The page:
by Bird Williams
On Monday evening, Jan. 15, 2018, the International Writers Guild presented a free, two-hour “poetry showcase” at Keene Theater in Ann Arbor, Michigan. Organizers planned the event to showcase “the power of the word” and to honor Rev. Dr. Martin Luther King, Jr., whose own words “were the catalyst for the social change he inspired globally.”
The event did not disappoint.
The International Writers Guild promotes “cultural awareness, consciousness, and diversity through the arts.” Its theme for the evening was “The Fierce Urgency of Now,” and legendary Tony, Emmy, and Peabody Award–winning, Def Poetry poet Black Ice (Lamar Manson) headlined the event.
Black Ice is a pioneer of the spoken word movement and was instrumental in turning it into a mainstream art form. He toured with Mary J. Blige and the award-winning Def Poetry Jam on Broadway and is featured on platinum-selling albums by Kendrick Lamar and other notable artists. He is also the only poet ever signed to Def Jam Records—because, as hip-hop mogul Russell Simmons said, “When I saw Black Ice, I knew the world was ready for poetry.”
Ann Arbor was too.
Keene Theater is an intimate venue, with 60 seats at stage level and 90 balcony seats. Audience members waited in line for 40-plus minutes before the doors opened and latecomers leaned against walls once the seats were claimed.
Black Ice taught a Masters Writing Course to local teens before the reading, and two of these students opened the event. Then the stage went black and a recording of writer James Baldwin reminded us that “only the poets know us.” Then Black Ice took the stage.
Black Ice remade the Gil Scott-Heron single “The Revolution Will Not Be Televised” for the premiere of “Free Angela—and All Political Prisoners”, a historical documentary produced by Jay-Z and Will and Jada Smith. The poems he shared monday were equally revolutionary. He addressed mass incarceration, poverty, fatherhood and the rage so many felt as we watched the ineffectual rescue efforts that followed Hurricane Katrina’s devastation of New Orleans. His final poem called out the racial targeting of people of color and he reminded his audience that the piece resulted in the FBI placing him on the no-fly list after the 9/11 terror attack.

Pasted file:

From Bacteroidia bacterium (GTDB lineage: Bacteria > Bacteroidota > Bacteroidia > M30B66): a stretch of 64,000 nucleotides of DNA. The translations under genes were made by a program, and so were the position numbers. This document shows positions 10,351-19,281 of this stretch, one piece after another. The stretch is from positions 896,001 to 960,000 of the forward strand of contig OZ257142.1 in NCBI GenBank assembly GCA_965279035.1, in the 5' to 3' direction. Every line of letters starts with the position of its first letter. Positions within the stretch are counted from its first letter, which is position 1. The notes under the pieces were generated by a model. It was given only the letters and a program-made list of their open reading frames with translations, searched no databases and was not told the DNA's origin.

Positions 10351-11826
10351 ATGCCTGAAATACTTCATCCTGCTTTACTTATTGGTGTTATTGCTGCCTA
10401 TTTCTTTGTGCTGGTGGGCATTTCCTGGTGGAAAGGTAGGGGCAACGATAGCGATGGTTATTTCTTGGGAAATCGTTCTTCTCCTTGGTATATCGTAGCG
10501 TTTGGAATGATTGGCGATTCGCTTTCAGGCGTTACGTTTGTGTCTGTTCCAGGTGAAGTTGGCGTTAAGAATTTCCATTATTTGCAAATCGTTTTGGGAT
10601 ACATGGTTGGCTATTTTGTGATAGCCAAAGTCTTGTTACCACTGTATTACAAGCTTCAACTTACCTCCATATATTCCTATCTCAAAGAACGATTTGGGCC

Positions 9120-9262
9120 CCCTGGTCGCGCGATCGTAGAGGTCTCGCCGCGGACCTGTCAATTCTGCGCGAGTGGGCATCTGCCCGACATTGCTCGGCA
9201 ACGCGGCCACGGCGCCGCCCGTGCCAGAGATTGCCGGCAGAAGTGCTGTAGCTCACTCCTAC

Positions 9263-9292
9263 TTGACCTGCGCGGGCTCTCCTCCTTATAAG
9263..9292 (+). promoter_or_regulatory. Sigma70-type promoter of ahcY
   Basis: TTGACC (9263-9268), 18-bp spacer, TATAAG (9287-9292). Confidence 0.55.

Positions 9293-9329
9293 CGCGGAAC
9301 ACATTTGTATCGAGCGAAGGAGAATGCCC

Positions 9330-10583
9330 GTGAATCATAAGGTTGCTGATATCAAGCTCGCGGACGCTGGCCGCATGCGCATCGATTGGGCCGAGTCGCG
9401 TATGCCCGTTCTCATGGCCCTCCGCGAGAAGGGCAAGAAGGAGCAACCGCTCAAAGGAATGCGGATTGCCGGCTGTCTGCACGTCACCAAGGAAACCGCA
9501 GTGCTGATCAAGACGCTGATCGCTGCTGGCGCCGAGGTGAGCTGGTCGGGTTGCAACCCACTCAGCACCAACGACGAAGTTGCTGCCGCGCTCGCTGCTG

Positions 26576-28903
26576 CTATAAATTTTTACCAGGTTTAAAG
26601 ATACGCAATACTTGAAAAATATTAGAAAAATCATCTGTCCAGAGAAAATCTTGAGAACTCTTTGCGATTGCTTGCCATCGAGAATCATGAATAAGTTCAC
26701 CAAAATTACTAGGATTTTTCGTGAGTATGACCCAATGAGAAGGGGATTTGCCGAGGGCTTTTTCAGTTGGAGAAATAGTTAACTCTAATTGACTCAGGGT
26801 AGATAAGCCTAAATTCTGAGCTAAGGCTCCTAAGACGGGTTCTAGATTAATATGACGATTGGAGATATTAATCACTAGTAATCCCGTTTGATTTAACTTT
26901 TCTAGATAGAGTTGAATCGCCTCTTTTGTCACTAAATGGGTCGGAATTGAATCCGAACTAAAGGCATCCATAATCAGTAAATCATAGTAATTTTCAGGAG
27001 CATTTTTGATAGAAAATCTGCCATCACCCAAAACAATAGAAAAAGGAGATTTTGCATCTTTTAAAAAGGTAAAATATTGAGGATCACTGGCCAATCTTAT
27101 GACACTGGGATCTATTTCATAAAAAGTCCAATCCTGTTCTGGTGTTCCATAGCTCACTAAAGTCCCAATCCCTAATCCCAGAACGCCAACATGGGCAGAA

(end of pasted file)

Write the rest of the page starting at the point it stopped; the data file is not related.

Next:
Guild artists Bayan Founas, Justin Gordon, Candace Jackson, Mikhaella Norwood, Xiao Bin Pan, Darius Simpson, Mariah Smith, and Micah Smith opened the next set with a group piece, then performed individually. Pan described her immigrant grandparents who worked in Brooklyn sweatshops where “labor regulations don’t reach those who recognize that their broken bodies are all they can offer their children.” Founas traced the transformation of her hijab from an object of derision to one of empowerment. Simpson described the night he learned that the police officers who were filmed beating Rodney King had been acquitted—and how his anger transformed his blood into “jet fuel.”
Near the end of the evening Black Ice reminded us that spoken word began in artists’ apartments, where poets snapped their fingers to encourage and congratulate each other because clapping would have resulted in noise complaints.
“This is like church to us,” he said. His insight was met by a deluge of enthusiastic snapping.
“Conversion Therapy,” a poetry chapbook by local International Writers Guild member Darius Simpson, was released on Monday and is available for purchase online and in local bookstores.